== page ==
Random Facts Thread.


Not quite a fact, but a "proposed fact".

The Kármán line (or von Kármán line) is a proposed conventional boundary between Earth's atmosphere and outer space set by the international record-keeping body FAI (Fédération aéronautique internationale) at an altitude of 100 kilometres (54 nautical miles; 62 miles; 330,000 feet) above mean sea level. However, such definition of the edge of space is not universally adopted.

Earth's atmosphere photographed from the International Space Station. The orange line of airglow is at a slightly higher altitude (140–170 km) than the Kármán line.


Dejan Corovic

As above, so bellow
I was quite surprised when I heard that there are 258,000 millionaires living in London.
Millionaires, centi-millionaires, billionaires
London .......... 258,000 384 36
New York ........ 340,000 724 58
Paris ........... 88,600 121 15
San Francisco ... 276,400 623 62
Sydney .......... 129,500 188 16
Tokyo ........... 304,900 263 12
Dubai ........... 67,900 202 13
Munich .......... 18,000 __ __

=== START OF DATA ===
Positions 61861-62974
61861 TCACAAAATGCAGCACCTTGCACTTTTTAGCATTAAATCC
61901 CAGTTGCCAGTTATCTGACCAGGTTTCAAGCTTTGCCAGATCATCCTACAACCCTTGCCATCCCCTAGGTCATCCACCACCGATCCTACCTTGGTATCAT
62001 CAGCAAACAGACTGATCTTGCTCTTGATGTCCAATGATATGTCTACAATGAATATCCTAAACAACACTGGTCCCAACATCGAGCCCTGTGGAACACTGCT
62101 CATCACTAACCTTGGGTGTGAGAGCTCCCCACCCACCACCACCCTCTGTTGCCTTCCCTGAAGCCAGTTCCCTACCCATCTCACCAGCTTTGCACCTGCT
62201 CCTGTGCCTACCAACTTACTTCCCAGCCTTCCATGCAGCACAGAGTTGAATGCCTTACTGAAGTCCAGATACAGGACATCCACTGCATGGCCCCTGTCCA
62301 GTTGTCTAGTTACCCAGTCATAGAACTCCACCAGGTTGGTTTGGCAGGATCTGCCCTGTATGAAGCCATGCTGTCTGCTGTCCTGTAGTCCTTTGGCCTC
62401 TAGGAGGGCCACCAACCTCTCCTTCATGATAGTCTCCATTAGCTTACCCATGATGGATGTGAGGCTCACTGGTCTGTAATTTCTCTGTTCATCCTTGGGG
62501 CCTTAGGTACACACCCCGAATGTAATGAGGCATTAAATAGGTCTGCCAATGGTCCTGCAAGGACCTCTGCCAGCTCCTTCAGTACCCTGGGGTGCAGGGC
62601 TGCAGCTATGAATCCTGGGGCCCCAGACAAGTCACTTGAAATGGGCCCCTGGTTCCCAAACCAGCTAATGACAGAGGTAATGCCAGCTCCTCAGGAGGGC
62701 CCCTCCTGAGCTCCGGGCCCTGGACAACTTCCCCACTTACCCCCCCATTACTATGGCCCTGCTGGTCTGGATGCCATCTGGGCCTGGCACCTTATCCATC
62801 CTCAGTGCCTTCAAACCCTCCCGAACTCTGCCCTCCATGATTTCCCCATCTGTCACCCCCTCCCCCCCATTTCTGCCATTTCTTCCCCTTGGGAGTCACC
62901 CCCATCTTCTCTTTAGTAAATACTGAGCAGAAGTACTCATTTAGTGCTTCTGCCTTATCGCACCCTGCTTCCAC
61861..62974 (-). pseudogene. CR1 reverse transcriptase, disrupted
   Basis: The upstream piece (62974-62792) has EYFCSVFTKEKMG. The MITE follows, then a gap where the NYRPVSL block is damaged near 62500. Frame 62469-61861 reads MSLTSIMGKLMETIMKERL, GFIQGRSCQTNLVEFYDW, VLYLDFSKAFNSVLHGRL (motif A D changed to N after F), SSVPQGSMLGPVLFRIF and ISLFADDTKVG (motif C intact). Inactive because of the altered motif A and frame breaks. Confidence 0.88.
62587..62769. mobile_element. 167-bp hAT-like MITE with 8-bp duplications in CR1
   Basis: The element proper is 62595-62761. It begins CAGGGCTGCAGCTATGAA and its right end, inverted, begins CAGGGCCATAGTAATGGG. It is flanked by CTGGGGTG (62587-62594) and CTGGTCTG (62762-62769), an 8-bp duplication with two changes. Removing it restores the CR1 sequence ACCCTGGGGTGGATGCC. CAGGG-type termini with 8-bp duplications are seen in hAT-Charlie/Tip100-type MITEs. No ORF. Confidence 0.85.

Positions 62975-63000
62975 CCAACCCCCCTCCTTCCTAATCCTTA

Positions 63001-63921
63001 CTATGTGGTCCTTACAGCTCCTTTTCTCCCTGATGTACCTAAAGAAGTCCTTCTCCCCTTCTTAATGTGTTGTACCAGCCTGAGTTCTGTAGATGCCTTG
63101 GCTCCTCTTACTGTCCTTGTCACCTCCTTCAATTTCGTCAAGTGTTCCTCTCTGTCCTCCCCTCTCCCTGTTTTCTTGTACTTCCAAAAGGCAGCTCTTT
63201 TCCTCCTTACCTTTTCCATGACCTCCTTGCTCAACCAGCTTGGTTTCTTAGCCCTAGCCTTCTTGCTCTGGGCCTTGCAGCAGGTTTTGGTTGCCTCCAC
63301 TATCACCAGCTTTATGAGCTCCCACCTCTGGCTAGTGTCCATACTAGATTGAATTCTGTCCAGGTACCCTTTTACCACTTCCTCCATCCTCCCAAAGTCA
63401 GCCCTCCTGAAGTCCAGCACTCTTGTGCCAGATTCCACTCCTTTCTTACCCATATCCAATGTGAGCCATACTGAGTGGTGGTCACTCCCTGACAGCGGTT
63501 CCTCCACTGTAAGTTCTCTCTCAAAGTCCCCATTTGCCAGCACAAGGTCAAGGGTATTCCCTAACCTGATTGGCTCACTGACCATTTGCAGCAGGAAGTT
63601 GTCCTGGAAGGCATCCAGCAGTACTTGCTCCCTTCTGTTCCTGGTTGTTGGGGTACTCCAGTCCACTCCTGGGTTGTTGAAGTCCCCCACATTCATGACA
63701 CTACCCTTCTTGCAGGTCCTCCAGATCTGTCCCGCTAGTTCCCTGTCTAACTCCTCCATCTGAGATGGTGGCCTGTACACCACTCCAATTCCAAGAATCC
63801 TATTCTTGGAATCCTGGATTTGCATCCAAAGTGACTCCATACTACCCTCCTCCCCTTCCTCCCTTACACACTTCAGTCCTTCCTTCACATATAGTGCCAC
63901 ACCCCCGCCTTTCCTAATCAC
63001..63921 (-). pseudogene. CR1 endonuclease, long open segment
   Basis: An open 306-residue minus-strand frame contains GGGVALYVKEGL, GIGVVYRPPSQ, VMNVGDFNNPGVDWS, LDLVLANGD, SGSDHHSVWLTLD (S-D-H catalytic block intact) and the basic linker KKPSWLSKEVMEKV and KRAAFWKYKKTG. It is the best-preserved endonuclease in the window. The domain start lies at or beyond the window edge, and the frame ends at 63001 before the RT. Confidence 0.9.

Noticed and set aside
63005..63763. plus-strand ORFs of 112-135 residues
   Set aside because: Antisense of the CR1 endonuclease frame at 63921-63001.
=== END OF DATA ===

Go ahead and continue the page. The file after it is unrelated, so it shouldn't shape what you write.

Berlin .......... 15,000 __ __
Frankfurt ....... 13,000 __ __


Just downloaded an audiobook about this cat.

Paul Emil von Lettow-Vorbeck (20 March 1870 – 9 March 1964), popularly known as the Lion of Africa, was a general in the Imperial German Army and the commander of its forces in the German East Africa campaign. For four years, with a force of about 14,000 (3,000 Germans and 11,000 Africans), he held in check a much larger force of 300,000 British, Indian, Belgian, and Portuguese troops. He is known for never being defeated or captured in battle.


As Above So Below
The portrait on the left was owned by the Carnegie Museum who were ready to discard it as a fake. Closer examination revealed that someone in the 19th century did a bad "touch up" work on it to make it prettier and easier to sell. They were able to completely restore the original painting.



As Above So Below
Ancient Roman statues weren't white but were actually colorful, often garishly so:




James Henry Flatley III (born January 9, 1934), is a retired rear admiral in the United States Navy. While a lieutenant at the Naval Air Test Center at NAS Patuxent River, Maryland, Flatley and his fellow crew members, LCDR Walter W. "Smokey" Stovall and Aviation Machinist's Mate (Jet). V 1st Class Ed Brennan, made history when they completed 21 full-stop landings and takeoffs in a Lockheed C-130 Hercules aboard the aircraft carrier USS Forrestal; it was the largest plane, with the heaviest load, ever to successfully land on a carrier. He proved that the C-130 could operate from an aircraft carrier in an emergency situation, but it was not practical or safe for regular operations.

Flatley in 1985:

Flatley's KC-130F Hercules aboard the USS Forrestal (1963):

Saving the most exciting for last, a 6 minute YouTube video about the carrier landings:

View: https://www.youtube.com/watch?v=ZGy2ppViCck